But that works out OK, because in the woods, cycling is less about maintaining a steady pedaling cadence, and much more about maintaining momentum that's appropriate for the terrain you happen to be on that moment. At any moment, you might be grunting up a steep gravelly hill, pouring on a burst to carry you over a rise, maintaining a slow, steady pace (including back-pedaling to put your feet in the right places to squeeze between rocks), or not pedaling at all during fast descents. It's a vastly different form of the sport, at least at the level I ride, and it definitely takes some getting used to, even though I've done it many times before.

I will admit to spending a fair amount of time walking and carrying the bike on Saturday. Some of this is because of the hills at the state park, but mostly it was me getting used to riding over stuff again. But even so, I had a good time. The bike was great, too, with the exception of the seatpost. I wore out the original seatpost several years ago, and replaced it with a Tioga Prestige. This is a light chromoly seatpost with a 2-bolt steel and aluminum clamp. The problem is that the aluminum bits always seem ready to spin inside the steel clamp, no matter how tightly the bolts are snugged down. I've tried shimming the clamp, but the saddle angle still ended up changing on me several times over bumps on my ride. I tried shimming it with thicker shims this morning -- see if that holds. If not, maybe I'll try emory cloth as a shim, to put some friction into the mix.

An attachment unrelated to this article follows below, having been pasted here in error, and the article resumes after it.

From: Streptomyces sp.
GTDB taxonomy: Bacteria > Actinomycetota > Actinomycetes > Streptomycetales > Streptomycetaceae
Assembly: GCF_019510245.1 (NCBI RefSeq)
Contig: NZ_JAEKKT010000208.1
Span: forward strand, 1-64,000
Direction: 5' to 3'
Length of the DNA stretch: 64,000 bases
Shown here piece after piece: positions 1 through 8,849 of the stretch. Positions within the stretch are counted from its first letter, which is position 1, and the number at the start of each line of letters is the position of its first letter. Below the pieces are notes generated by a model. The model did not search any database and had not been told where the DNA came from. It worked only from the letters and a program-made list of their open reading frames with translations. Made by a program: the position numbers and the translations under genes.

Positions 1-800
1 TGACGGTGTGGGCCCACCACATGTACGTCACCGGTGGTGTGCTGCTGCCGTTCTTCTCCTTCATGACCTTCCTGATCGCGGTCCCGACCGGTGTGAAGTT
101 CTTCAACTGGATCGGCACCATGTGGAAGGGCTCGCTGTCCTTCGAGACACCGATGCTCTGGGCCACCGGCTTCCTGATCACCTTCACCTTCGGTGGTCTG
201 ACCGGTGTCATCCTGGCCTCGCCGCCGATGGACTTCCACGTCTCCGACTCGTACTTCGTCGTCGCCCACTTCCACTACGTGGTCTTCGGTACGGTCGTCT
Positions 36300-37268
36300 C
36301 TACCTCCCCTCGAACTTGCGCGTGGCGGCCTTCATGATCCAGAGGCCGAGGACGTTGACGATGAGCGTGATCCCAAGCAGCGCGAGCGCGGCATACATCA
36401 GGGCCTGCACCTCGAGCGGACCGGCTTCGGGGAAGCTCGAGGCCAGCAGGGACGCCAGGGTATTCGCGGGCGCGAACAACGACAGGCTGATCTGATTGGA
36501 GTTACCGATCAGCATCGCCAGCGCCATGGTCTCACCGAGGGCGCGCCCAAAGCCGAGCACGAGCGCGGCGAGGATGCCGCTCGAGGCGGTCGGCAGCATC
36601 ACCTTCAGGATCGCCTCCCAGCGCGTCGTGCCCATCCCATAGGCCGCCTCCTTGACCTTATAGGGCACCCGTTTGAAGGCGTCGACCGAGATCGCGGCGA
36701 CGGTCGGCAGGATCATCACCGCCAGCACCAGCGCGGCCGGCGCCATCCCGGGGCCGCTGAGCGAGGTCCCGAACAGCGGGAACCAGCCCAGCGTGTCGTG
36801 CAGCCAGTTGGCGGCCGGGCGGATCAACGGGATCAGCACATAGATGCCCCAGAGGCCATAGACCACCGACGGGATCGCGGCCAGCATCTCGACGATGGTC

Anyway, Saturday was fun, and it was a good warm-up for Sunday. I met Ellen at 10:00 or so at Russell Mill in Chelmsford, which is part of that town's open space. They partnered with the New England Mountain Biking Association to develop a network of trails on the property, and though it's a relatively small area, the trails are a lot of fun.